This is not a new historical formulation; the advent of sound recording figures as a significant epochal dividing line in most textbooks on communications history, as well as the history of American music. But besides the fact that it is doubtful that the mere novelty of the phonograph was powerful enough to unilaterally determine lasting shifts in people’s daily behavior, (or that no music motivated 20th century social movements outside of the 1960s counterculture), I think we really need to interrogate the notion that recording technology was primarily a source of private and introverted musicality and that the public concert was primarily a source of shared experience and sociality.

The 19th-century music lovers I’ve studied, for example, frequently reported feeling alone in their passion for music. While they listened at concerts in the midst of friends and family, they insisted that their listening was individual; their friends did not hear the same sounds and were not moved in the same way. The longing music lovers felt, as they awaited the next visit of an orchestra, was a little embarrassing; rather than risk condemnation or ridicule, they recorded their concert experiences privately in their diaries.

Even if we accept that music listening in the 19th century was more fundamentally social compared to iPod use in the  21st century, the question remains: social how? There were different kinds of social relationships between audiences and performers, between audiences and works, and among audience members at urban concerts from their emergence in the 1830s through the early 20th century. Elites coyly displaying the latest fashion at a recital, young clerks sitting in an astonished hush while witnessing a virtuoso, and bourgeois reformers enacting the ideal of an educated citizenry through reverent listening were all participating socially in music events but with different motivations and beliefs about what that participation entailed and what it meant.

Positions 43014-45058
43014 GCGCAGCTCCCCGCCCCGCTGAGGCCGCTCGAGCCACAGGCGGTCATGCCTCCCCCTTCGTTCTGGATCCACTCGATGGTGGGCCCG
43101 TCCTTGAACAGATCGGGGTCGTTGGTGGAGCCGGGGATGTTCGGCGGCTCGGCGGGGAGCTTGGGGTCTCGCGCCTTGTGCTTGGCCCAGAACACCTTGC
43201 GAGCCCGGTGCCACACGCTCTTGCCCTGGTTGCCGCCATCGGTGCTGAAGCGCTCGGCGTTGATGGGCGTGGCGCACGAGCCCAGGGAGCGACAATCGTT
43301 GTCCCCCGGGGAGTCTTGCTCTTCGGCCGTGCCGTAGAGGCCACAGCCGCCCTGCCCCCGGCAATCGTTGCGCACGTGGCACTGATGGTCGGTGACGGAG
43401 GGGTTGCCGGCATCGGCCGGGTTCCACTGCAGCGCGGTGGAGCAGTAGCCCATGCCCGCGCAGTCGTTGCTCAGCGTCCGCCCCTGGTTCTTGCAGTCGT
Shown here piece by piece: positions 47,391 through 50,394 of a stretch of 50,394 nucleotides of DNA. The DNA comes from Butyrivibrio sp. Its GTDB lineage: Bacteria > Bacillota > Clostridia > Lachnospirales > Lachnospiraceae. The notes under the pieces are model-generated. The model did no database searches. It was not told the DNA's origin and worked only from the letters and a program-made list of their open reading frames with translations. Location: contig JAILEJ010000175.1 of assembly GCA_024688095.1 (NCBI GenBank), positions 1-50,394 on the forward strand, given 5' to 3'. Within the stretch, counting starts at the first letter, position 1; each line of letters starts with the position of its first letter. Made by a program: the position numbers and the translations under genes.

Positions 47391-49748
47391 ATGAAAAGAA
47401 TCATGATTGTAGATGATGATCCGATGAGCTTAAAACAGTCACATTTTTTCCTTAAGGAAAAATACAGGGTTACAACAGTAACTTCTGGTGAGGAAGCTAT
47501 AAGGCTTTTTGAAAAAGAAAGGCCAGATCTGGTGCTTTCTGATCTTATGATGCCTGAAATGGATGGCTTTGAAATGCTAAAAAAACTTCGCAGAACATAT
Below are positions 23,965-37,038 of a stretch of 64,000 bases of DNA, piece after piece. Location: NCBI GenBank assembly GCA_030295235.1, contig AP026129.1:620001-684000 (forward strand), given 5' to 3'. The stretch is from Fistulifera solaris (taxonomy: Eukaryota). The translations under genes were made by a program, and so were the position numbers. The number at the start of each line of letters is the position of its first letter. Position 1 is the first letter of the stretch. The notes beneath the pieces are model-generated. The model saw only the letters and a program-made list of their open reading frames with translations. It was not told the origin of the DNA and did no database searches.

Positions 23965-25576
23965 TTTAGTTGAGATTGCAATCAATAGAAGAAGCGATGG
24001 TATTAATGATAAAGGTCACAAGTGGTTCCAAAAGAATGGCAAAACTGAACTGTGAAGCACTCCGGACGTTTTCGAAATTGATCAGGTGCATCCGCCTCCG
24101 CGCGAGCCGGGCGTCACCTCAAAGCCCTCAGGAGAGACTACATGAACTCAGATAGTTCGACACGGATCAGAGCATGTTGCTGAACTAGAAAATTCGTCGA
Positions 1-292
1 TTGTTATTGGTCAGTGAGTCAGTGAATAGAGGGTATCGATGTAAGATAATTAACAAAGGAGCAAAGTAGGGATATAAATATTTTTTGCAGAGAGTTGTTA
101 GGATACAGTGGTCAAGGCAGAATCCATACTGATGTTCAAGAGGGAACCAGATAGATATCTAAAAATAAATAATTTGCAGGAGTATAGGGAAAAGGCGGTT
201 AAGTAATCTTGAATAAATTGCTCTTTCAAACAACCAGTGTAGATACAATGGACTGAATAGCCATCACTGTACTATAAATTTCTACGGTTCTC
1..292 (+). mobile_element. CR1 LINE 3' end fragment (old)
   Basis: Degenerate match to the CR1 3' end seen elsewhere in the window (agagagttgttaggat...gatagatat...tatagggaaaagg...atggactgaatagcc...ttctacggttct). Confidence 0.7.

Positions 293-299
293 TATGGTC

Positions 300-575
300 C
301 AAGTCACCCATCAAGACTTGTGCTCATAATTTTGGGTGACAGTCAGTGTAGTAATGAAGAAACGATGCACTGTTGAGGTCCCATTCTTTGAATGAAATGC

Our analyses of iPod listening ought to at least hold open the possibility that what’s going on is as equally layered as concert listening in the 19th century. Saval rightly asks, "We need a way to find out what all this music listening is doing to us, or what we're doing with it." But his discussion doesn't quite get at the latter as much as it might. The essay ends with his own dismay at “ubiquitous music” and a call to reject "the obscure social injunction that condemns us to a lifetime of listening." This strikes me as little different than John Philip Sousa's call for Americans to reject the phonograph back in 1906. Sousa couldn't see the point of canned music, relative to amateur performance, but his readers did; the phonograph did not, as he predicted, end the piano lesson or the marching band or, for that matter, Americans' interest in music. In the case of the iPod, the same might be true. People may be listening to more music than ever, and frequently doing so through earbuds, but they are likely making sense of that behavior, relative to other forms of musical participation, in ways that scholars are only beginning to explain.